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Cyclical Fluctuations in Strike Activity

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  • Sheena McConnell

Abstract

Using a set of data on contracts and strikes for the period 1970–81, the author distinguishes among the roles of aggregate business conditions, labor market conditions, and product market conditions in the determination of strike incidence and duration. Strike incidence is found to be highest in industries that are depressed relative to the rest of the economy but in regions with low unemployment. This finding is consistent with the theory that the cost of a strike to a firm increases with the demand for its product and the cost of a strike to the union increases with unemployment. Another finding, however, is that strikes are longest in industries that are booming relative to the rest of the economy.

Suggested Citation

  • Sheena McConnell, 1990. "Cyclical Fluctuations in Strike Activity," ILR Review, Cornell University, ILR School, vol. 44(1), pages 130-143, October.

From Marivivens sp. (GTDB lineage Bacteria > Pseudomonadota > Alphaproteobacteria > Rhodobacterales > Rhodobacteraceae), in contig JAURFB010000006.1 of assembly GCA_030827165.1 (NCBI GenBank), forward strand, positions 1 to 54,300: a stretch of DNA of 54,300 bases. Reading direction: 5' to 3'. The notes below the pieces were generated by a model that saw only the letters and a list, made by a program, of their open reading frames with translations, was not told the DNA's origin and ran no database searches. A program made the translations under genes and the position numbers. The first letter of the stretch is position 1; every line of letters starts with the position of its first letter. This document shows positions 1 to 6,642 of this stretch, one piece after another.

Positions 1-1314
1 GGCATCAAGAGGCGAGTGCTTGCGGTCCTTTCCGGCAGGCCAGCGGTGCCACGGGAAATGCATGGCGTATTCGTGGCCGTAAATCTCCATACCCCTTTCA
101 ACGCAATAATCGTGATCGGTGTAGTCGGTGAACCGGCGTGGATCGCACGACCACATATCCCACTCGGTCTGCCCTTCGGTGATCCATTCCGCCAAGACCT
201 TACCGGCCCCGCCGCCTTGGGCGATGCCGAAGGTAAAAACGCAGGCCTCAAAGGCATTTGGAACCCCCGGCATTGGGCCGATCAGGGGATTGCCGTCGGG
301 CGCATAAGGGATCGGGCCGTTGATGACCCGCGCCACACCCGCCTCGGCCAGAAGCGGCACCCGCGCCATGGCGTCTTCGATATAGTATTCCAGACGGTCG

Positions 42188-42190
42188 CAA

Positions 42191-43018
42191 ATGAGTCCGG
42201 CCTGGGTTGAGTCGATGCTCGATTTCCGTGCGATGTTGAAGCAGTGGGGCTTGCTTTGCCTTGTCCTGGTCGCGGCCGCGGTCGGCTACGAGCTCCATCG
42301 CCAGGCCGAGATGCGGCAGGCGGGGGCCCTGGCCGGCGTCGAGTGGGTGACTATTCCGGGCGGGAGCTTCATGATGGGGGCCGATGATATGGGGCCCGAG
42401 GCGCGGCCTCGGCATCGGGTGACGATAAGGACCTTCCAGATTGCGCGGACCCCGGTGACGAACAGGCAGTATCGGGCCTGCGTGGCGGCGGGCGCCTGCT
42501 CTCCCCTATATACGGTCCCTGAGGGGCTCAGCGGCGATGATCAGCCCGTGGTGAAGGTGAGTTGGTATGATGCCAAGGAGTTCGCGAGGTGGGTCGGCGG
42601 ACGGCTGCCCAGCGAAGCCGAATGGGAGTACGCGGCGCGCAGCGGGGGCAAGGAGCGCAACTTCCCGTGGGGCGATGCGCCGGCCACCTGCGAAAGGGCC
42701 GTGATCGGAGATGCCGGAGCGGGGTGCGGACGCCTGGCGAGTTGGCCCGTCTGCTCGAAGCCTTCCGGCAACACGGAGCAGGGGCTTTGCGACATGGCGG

• Handle: RePEc:sae:ilrrev:v:44:y:1990:i:1:p:130-143
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    Cited by:

    1. Paul J. Devereux & Robert A. Hart, 2011. "A Good Time to Stay Out? Strikes and the Business Cycle," British Journal of Industrial Relations, London School of Economics, vol. 49(Supplemen), pages 70-92, June.
    2. repec:eee:eecrev:v:97:y:2017:i:c:p:42-56 is not listed on IDEAS
    3. Currie, Janet & McConnell, Sheena, 1994. "The Impact of Collective-Bargaining Legislation on Disputes in the U.S. Public Sector: No Legislation May Be the Worst Legislation," Journal of Law and Economics, University of Chicago Press, vol. 37(2), pages 519-547, October.
    4. Harrison, Alan & Stewart, Mark, 1994. "Is Strike Behavior Cyclical?," Journal of Labor Economics, University of Chicago Press, vol. 12(4), pages 524-553, October.

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